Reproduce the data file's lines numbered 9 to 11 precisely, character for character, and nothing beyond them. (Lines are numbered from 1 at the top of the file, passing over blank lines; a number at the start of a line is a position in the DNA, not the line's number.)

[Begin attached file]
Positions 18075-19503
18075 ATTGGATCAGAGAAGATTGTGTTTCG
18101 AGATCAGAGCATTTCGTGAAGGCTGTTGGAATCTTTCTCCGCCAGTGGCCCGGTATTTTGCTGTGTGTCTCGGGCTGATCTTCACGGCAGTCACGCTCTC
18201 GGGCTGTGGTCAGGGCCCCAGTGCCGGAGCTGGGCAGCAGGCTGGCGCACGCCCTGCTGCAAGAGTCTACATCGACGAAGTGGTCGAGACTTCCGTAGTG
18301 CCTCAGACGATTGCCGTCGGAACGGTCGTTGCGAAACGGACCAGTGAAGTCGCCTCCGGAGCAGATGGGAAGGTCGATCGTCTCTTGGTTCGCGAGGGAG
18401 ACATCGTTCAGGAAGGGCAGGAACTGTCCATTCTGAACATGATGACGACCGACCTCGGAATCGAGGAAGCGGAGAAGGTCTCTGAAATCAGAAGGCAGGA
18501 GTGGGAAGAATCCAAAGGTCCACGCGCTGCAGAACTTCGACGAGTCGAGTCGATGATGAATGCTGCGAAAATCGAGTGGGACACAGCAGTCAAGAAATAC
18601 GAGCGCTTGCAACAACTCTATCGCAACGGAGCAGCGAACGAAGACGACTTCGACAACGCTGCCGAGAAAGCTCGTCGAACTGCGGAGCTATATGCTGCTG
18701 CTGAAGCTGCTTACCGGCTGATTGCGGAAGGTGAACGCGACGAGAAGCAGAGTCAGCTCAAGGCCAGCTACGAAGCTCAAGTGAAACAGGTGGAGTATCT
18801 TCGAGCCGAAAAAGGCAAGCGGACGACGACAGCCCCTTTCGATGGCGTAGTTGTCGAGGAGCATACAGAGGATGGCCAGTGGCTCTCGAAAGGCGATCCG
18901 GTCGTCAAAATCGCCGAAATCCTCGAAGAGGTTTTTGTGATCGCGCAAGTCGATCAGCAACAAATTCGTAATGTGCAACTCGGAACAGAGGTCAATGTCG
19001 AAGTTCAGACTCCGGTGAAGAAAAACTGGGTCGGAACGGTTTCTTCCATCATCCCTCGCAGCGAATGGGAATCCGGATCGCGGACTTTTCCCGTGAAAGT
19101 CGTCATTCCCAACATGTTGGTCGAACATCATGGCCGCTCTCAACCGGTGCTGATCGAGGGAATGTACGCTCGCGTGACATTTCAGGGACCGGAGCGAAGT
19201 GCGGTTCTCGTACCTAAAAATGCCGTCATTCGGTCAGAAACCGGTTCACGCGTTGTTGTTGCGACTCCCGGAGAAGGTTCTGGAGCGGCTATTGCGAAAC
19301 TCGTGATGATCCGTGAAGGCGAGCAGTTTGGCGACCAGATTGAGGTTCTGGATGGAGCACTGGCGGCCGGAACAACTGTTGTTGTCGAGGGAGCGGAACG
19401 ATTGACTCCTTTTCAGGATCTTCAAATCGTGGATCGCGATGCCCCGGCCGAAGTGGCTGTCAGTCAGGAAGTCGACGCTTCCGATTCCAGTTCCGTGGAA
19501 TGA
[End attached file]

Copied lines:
18701 CTGAAGCTGCTTACCGGCTGATTGCGGAAGGTGAACGCGACGAGAAGCAGAGTCAGCTCAAGGCCAGCTACGAAGCTCAAGTGAAACAGGTGGAGTATCT
18801 TCGAGCCGAAAAAGGCAAGCGGACGACGACAGCCCCTTTCGATGGCGTAGTTGTCGAGGAGCATACAGAGGATGGCCAGTGGCTCTCGAAAGGCGATCCG
18901 GTCGTCAAAATCGCCGAAATCCTCGAAGAGGTTTTTGTGATCGCGCAAGTCGATCAGCAACAAATTCGTAATGTGCAACTCGGAACAGAGGTCAATGTCG